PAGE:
It’s very easy to set up, but takes a little time to create all the hot strings you may need. I receive a spreadsheet from the race organizers with all the driver and car details at the beginning of the season and it takes me about an hour to update the hot strings for 8 different race series and several hundred drivers but it saves me many hours throughout the race season. 🙂
And sorry Mac users, I’m not aware of software for the Mac that does the same job, but I’m sure there is something available for you too.
So, back to keywording… I keyword in LR and as mentioned above, after I select all the images in a gallery of a single car/driver, I simply type the hotstring into the Add Keywords… text box and press enter and the long string of keywords I’ve associated with the hotstring is added to the selected images just like magic!
Why do I keyword like this? Well you’ll see exactly why shortly. 😉
Once the keywording is all done, it’s time to export JPGs for the on-line gallery. Really, you ask? You haven’t edited anything!! And yes, that is correct. I do my very best to get the exposure and composition as close as possible in camera. It ain’t easy, I’ll tell you that and sometimes my longest lens just isn’t long enough. But I simply don’t have time to crop and edit nearly a thousand images in order to get the galleries on line within 24 hours. I so have a couple of presets that will sharpen and adjust contrast and clarity, but I rarely use them. Typically, when I receive an order through the gallery, *then* and only then do I take the time to edit the images that were ordered by my customers.
Because I use sub folders in Lightroom, it becomes a time consuming process to export the gallery images and maintain the same folder structure. LR only exports images into one folder at a time regardless of the structure in the catalog. To that end, there is a LR plug0in from Jeffrey Friedl. It’s donation-ware, meaning you can pay as little or as much as you want, but if you’ve ever spent an hour exporting single folders in LR, this plug-in is priceless! – and you can download it here: http://regex.info/blog/lightroom-goodies/folder-publisher
I won’t get into the use of the software, as it’s covered well at Jeffry’s blog. Suffice it to say, I simply select all the images in the main folder and drag them to the Folder Publisher’s publish service and click export. This creates a folder on my desktop that contains all the sub-folders and sorted images using the folder names as they exist in LR.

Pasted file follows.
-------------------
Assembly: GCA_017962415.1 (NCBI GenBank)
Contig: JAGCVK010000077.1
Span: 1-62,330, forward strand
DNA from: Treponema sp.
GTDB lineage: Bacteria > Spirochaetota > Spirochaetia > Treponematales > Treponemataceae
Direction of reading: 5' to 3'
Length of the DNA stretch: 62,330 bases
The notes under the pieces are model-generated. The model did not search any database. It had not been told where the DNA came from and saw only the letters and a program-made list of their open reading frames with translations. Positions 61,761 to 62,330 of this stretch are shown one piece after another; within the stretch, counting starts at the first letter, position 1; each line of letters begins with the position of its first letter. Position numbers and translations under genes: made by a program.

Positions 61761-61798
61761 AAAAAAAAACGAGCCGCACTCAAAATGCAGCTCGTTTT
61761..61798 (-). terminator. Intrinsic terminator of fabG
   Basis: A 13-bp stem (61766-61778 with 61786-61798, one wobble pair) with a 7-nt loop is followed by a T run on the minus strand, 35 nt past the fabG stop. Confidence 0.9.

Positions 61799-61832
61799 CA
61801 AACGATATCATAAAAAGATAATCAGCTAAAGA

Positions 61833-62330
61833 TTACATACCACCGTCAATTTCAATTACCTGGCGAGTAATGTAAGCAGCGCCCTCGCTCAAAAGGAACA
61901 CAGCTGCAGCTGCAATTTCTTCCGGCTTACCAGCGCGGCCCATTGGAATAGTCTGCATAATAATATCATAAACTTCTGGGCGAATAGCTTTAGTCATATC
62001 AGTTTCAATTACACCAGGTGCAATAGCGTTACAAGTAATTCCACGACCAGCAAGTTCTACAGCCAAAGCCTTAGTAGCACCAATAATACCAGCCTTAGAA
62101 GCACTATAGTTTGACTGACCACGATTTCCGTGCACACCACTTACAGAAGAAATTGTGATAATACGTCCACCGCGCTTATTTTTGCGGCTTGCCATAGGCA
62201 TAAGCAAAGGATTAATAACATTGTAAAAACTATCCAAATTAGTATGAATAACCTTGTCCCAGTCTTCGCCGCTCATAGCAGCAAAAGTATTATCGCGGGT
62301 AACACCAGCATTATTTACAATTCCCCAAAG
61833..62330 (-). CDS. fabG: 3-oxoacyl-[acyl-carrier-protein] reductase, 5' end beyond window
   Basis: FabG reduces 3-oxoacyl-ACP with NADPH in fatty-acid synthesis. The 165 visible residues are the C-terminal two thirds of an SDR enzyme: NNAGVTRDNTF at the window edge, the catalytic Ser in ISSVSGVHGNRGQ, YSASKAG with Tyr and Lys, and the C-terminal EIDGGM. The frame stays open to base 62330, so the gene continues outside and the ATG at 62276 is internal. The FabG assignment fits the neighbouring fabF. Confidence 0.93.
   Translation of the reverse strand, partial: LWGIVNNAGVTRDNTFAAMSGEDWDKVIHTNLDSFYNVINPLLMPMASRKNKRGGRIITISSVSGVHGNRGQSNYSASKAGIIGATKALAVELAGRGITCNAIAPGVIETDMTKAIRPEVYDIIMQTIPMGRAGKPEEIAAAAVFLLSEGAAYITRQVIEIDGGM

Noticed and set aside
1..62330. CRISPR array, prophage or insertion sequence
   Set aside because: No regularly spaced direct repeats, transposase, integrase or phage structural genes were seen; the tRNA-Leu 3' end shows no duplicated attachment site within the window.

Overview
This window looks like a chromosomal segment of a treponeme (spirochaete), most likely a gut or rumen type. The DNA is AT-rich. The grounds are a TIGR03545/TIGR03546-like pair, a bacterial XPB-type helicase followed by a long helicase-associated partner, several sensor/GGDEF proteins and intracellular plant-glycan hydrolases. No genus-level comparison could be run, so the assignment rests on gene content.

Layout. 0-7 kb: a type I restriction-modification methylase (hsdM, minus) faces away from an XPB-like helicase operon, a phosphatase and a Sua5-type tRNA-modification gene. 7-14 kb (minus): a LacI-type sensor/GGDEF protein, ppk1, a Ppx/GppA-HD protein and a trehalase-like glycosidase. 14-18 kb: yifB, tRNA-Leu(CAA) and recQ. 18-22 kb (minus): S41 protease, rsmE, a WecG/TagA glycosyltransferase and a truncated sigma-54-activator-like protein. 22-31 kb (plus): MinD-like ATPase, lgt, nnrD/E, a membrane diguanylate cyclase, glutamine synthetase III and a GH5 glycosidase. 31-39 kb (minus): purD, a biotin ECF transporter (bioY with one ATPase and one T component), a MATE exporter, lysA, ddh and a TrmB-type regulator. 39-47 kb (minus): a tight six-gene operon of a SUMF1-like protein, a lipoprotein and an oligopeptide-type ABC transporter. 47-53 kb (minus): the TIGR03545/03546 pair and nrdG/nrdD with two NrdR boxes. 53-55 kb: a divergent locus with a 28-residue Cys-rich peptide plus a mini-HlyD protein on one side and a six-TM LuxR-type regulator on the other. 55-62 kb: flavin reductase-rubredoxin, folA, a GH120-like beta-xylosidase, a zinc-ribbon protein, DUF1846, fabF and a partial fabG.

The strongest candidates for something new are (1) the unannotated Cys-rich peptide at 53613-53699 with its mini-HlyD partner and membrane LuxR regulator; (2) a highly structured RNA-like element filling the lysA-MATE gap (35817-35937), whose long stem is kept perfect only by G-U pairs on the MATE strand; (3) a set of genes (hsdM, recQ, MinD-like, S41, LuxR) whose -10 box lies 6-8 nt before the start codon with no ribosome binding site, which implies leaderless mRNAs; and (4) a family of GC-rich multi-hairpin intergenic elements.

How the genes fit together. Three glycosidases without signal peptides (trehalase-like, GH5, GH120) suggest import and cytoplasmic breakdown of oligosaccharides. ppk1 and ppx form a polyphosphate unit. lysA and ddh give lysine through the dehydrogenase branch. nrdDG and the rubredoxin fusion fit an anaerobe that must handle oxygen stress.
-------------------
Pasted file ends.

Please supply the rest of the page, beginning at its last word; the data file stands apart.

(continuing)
Once the export is finished, I move on to the last stet of my process, creating a gallery and shopping cart system.
I’ve tried dozens if not hundreds of tools over the years I’ve been doing this and the only one that does everything I want is called jAlbum. www.jalbum.net is the home page and you can download and use the software entirely for free. I use the pro version, which costs around $80 or so and allows several “pro” features including the ability to turn off the jAlbum “branding” of the final web galleries. Try it, play with it and see if you need the pro features, but I suspect most will be perfectly happy with the free version.
So, I drag the exported folder to the main jAlbum window and it creates a copy of the files for me in my “Web Album” folder. I load a preset for my gallery and click “Create Gallery.” How easy is that?
jAlbum has available, hundreds of what they call “skins” which let you completely customize your gallery. Some are Flash based but the majority are now HTML5 compliant and you can even search the site for skins based on features such as being responsive – or automatically scaling based on the device it’s viewed from – if it includes a shopping cart, is it free, and a whole slew of other features. It may take you a little while to tweak all the settings to make your new gallery look just the way you want, but I highly recommend taking a little time and promise you’ll be *very* satisfied with the results. I’ve stopped using the LR web galleries tab entirely and I even purchased several plug-in LR galleries over the years. jAlbum has rendered them entirely useless.
You can even set the parameters and upload your gallery to your web host directly through jAlbum.
Here’s a link to my 2015 Maritime Pro Stock Tour gallery page made using this process using the PhotoBlogger jAlbum skin with a few tweaks for each weekly racing gallery. I’ve also included the ability to password protect the full size images and allow only media outlets with username and password while general viewers can brows and download social media watermarked images for personal use or order prints using the built-in shopping cart and PayPal.
Lastly, remember I’d explain why I spend time keywording? Pick one of the Pro Stock galleries and type a driver’s name into the search box and see what happens. Here’s a hint, try Flemming, Hicken or Turple, since I know many of my readers here don’t follow racing enough to know the drivers names. 😉
Go ahead. I’ll wait…
Cool, eh? That way, teams don’t necessarily need to wade through a thousand images to find the ones they are specifically looking for.
And thus ends our series on managing your Lightroom catalog and photo library. We’ve covered a lot of information including some about other tools to help increase efficiency in your workflow. Thanks for making it this far with me!! 🙂
If you have any questions, please let me know in the comments or feel free to privately email me through our contact form.
Hope you enjoyed the series!